Wednesday, 17 August 2011

The Almost Praetorian IG Novel? A Review of Imperial Glory by Richard Williams


The observant, and you'd had to have been really observant, might have noticed a year or two ago that there were faint mumblings of the Black Library releasing a book from their successful Imperial Guard series centered on Praetorian's. Suffice to say at the time I was quite rabid about it, and went in search of the truth. In doing so I was able to get in touch with the author who had pitched the idea, Richard Williams, who at that time had just seen success with 'Relentless'. Richard was good enough to reply to the ravings of this particular mad man, and confirm that while he had indeed wanted to write such a novel, and had pitched the idea, it had sadly not been given the green light. Instead he was given the green light to write about another lesser known regiment, though at the time, understandably he was'nt able to go into any more detail.

I completely forgot about this in all honesty, with all that life tends to chuck at us, until I received a PM from Chosen Man, the Imperial Guard forum moderator on 40k Online. In his message, amongst other Praetorian related shenanigans he dropped in a bombshell - had I read the new Black Library novel, and that it was virtually Praetorians. I did a little digging, having been utterly out of the loop with Black Library releases since I started my OU degree last year, and realised that this was Richard Williams new novel, named Imperial Glory and centered on the Brimlock Dragoons. As I was about to head off for a long weekend away I picked up the book as a e-book (my first as it happens) and read it with almost inappropriate haste! What follows are my thoughts, though I've kept the spoilers to an absolute minimum!

The novel focuses on the story of the Brimlock 11th, a veteran regiment, composed of the remnants of hundreds of others - 10 million men, reduced to just a handful of companies. At the end of a long campaign they are dispatched one last time to a frontier colony, a world whose inhabitants have tried to escape Imperial rule only to find their new home invaded by every bodies favourite xenos, the Orks. The regiment includes Light Infantry, Armour, Artillery, Sappers, Armoured Fist Infantry (following the little established background of the Brimlock Dragoons which was introduced for the Third War for Armageddon), and brilliantly some aloof, and elite Cavalry. It is a regiment of courageous and (mostly) disciplined soliders, lead by its Officer class. Though of course we have some specific interesting personalities, such as junior officer, Carson, his career stunted because of his tendency to kill the wrong people as a renowned duelist, the thief 'Mouse' and his opposite the almost clean cut company colour sergeant 'Red'. We also have the Major Stanhoope, an Officer with an addiction, the loyal and friendly Ogryn, and the mysterious 'Blanks' who remains a mystery until the very end.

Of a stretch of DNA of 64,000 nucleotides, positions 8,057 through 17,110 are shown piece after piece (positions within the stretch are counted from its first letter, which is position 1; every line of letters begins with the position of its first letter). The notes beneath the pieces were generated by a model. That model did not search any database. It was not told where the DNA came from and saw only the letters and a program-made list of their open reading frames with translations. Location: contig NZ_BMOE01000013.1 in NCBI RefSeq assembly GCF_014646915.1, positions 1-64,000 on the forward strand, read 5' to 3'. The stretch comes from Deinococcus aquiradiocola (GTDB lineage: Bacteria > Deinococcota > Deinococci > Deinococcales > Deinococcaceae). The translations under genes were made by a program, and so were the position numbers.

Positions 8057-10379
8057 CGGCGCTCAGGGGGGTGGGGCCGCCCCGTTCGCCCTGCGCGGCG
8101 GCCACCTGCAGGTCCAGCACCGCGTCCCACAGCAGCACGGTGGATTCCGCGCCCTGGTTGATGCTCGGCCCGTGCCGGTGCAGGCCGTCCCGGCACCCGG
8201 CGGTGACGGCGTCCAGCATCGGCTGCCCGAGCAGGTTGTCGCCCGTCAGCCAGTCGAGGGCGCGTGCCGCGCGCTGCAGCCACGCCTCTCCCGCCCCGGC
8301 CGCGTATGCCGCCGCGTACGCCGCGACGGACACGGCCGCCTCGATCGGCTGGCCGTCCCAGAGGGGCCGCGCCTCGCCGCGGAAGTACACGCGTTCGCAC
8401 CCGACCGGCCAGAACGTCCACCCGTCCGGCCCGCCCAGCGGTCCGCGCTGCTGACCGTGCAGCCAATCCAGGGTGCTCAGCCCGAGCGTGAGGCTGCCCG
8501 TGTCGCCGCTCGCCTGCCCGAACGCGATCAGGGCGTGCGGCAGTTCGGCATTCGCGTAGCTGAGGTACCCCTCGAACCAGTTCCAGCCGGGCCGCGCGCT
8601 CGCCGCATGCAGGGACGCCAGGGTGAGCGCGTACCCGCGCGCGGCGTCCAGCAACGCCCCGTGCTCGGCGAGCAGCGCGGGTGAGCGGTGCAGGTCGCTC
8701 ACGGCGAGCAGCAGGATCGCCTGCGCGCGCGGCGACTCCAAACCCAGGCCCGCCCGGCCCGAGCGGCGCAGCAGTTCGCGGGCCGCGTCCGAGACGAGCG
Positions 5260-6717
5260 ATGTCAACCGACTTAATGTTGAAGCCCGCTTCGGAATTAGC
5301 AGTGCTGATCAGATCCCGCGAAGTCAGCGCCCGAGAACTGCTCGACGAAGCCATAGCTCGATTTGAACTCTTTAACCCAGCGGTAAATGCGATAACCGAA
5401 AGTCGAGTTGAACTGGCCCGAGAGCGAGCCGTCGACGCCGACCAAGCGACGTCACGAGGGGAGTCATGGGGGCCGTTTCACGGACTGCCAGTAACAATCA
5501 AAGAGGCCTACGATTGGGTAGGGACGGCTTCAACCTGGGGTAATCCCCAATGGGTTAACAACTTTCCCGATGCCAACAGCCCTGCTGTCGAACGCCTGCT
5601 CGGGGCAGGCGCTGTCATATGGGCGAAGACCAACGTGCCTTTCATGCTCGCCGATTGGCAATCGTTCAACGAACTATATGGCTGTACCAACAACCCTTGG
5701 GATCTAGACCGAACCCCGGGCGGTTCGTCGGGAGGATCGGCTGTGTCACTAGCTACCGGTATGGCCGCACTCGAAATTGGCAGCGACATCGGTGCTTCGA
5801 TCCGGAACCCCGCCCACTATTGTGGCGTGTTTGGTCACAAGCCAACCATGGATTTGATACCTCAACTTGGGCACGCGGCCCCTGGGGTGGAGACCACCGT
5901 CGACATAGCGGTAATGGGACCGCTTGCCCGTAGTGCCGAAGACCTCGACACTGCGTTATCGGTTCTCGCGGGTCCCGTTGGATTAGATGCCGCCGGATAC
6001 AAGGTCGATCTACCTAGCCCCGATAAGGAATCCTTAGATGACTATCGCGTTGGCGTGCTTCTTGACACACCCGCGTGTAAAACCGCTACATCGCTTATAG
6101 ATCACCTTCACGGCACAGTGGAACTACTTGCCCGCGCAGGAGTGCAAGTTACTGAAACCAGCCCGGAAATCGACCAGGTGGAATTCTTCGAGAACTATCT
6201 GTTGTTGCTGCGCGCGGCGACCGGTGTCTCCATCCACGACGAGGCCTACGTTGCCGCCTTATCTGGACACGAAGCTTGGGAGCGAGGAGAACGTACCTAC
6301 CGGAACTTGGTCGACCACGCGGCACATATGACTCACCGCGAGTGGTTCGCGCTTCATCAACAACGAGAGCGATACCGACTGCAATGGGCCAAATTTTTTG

After the prologue, which introduces some of the key characters, and sets the scene as they reach the end of the current campaign, the book rapidly build ups and tells the story of the 11th's campaign against the Orks in some detail. While continuing to seamlessly build upon the characters, slowly introducing us to their past, and motivations. It is well written, and though this takes fully half the novel, it did not feel drawn out.

Throughout the novel, there are occasional interludes, which a number of Black Library authors have taken to including. Imperial Glory is I think the first time I've really felt they were successful, they each depict something of a flash back, explaining brilliantly the characters motivations and actions at the appropriate moment, as well as horrendously showing the darker side of Imperial discipline; one savagely reminiscent of the Indian Mutiny. One in particular also alters the progress of the story with a dramatic twist, but one which is utterly appropriate.